University at Buffalo, USA
A Systems Approach to Continuing Education of Engineers
Abstract: It is an established fact that the overall welfare of any society directly depends upon the level of contribution and productivity of each of its members. In modern times, however, it has also become clear that the engineering know-how of a society further amplifies the productivity of its other members trough innovation and technology. Therefore, contributions of engineers are, the backbone of an economy in today’s complex world. However, in a closed loop system in which technological advancements trigger complexities of life in social patterns which, in turn, requires technological tools to cope with them, we find that a graduate engineer’s period of active participation in the professional life keeps shrinking. There are a few in the profession who, by genius and innovation, keep advancing the frontiers of technology while the majority left behind, find it difficult to cope with. At the same time over the last couple of decades, we have witnessed that technological revolutions in information processing, computing, communications and AI [Artificial Intelligence] have turned geo-political boundaries in to lines in the sand. As educators, the challenges we face now are not only the initial education at the Bachelor’s degree level, in a given geopolitical confine, but also to design an education system for life-long productivity of engineers within a global framework. Since engineering is application of scientific knowledge to solve societies’ real-life problems, hands-on education and training is essential in this profession. Though in this respect it parallels the medical and legal profession, the education system of engineers does not come close to the education system of doctors and lawyers. This paper, using a systems approach, presents life-long engineering education as a multi-loop control system with the student engineer as the “plant” and the four institutions as the controllers and feedback elements, as portrayed in the block diagram [Figure 3]. These four institutions being: The Government, The Professional Society, The University and, The Industry. After introduction, a set of roles and responsibilities of these institutions are developed based on this model. Multi-institutional approach to the process of engineering education is covered in the following section with couple of case studies. Then role of IT and communication technologies as tools of distance education are described followed by some recommendations.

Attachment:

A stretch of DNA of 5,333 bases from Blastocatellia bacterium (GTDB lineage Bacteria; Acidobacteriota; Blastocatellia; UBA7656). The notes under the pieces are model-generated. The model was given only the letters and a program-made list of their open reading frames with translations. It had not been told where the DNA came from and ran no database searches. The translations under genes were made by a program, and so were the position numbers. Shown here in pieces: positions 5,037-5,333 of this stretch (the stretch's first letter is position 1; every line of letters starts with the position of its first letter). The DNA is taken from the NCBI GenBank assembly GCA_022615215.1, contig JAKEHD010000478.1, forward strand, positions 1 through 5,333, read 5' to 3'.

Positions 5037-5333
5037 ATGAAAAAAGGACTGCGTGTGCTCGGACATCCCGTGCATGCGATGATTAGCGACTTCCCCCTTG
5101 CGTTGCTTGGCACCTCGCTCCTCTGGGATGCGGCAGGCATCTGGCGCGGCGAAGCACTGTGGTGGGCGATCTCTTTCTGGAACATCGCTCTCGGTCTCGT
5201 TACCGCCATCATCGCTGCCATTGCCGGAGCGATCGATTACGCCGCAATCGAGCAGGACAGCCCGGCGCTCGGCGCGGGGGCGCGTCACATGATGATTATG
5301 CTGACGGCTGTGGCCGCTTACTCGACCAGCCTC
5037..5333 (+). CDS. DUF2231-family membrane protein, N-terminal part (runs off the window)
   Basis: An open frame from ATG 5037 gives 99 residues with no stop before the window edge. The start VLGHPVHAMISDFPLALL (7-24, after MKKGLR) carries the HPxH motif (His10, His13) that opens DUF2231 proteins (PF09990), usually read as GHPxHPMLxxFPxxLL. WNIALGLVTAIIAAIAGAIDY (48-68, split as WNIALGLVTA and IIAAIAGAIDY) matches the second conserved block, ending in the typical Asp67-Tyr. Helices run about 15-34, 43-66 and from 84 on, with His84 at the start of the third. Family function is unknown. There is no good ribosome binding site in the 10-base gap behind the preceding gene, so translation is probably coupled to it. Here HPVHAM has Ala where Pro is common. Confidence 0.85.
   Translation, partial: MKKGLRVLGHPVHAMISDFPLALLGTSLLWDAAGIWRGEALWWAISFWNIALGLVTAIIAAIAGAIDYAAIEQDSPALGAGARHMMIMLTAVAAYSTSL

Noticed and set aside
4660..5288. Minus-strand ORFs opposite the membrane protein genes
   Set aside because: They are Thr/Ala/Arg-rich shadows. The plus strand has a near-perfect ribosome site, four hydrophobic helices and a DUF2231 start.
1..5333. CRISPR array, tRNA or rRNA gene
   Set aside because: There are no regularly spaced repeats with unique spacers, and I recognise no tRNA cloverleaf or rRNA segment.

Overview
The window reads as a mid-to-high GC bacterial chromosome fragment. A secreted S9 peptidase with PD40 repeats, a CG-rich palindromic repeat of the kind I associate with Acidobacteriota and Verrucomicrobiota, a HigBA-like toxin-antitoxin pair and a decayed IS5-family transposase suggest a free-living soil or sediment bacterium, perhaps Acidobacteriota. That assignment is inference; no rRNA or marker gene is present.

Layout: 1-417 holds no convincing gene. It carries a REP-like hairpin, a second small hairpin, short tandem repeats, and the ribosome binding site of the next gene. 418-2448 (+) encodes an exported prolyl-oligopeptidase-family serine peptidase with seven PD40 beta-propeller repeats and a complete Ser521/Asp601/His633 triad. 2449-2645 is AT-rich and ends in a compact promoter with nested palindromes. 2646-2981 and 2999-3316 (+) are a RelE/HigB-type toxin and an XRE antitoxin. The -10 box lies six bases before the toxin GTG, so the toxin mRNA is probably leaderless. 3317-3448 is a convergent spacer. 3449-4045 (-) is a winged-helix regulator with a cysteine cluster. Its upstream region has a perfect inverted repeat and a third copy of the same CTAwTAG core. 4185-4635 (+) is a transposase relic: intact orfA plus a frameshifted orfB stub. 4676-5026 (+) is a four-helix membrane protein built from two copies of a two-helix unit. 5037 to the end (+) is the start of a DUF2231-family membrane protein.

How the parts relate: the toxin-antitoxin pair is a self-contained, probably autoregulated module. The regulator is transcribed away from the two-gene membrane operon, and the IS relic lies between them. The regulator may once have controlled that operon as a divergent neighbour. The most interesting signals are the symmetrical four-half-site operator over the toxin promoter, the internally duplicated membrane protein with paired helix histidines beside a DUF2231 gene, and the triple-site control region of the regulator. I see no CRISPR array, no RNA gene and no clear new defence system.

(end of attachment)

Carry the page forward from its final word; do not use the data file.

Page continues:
Bio: Dr. Mohammed Safiuddin received B.E. (Electrical) degree from
Osmania University, Hyderabad, India in 1959 and MSEE degree from
the University of Illinois in 1960. Later he received MBA and Ph.D.
degrees from the University at Buffalo [SUNY], in 1971 and 1982
Having worked as Junior Engineer in Andhra Pradesh State Electricity Board (India) for over a year before arriving in the USA, he joined the Systems Control Department of Westinghouse Electric Corporation, Buffalo, New York in June of 1960 as an Associate Engineer. He progressed through the ranks of Engineer, Senior Engineer and Fellow Engineer positions to become Manager, Product/Strategic Planning in 1982 in the Power Electronics and Drive Systems Division and was later appointed Technical Advisor in the Marketing Department of the same Division. His interests in continuing education has kept him in close contact with the University at Buffalo (SUNY), where he did part-time teaching in early sixties and then served as Adjunct Associate Professor (‘77-‘91), and Research Professor [’91-‘10]. He is currently Research Professor Emeritus [Advanced Technology Applications] in the Electrical Engineering Department of University at Buffalo [UB]. He is also President of STS International, a technology service firm he established in September 1985. His areas of technical interests cover static power conversion and optimal control systems as applied to industrial processes, renewable energy, and Smart Grid power systems. He has been awarded 10 patents in this field and has dozens of technical papers and conference presentations to his credit.
He is a Life Fellow ('93) of the IEEE and has served as Chairman of Industrial Controls Committee of IAS (1985-87), Chairman of Education Committee (1978-88), Director of the IEEE Buffalo Section (1983- 86), and Chairman of the Industrial Utilization Systems Department of IAS (1990-91). He was awarded the Roscoe Allen Gold Medal in 1957 by Osmania University, and was nominated for the prestigious B.G. Lamme scholarship of Westinghouse by his Division in 1968 and 1980. He was awarded "IUSD Award of Merit" in 1992 by the IEEE-Industry Applications Society for his contributions to industrial control technologies, and service to the IAS. He was recognized for meritorious achievement in continuing education by the IEEE-EAB award for the year 2000. He is a member of the Pi Mu Epsilon (Mathematics), Beta Gamma Sigma (Business) honor societies and an "Eminent Engineer" member of Tau Beta Pi (Engineering).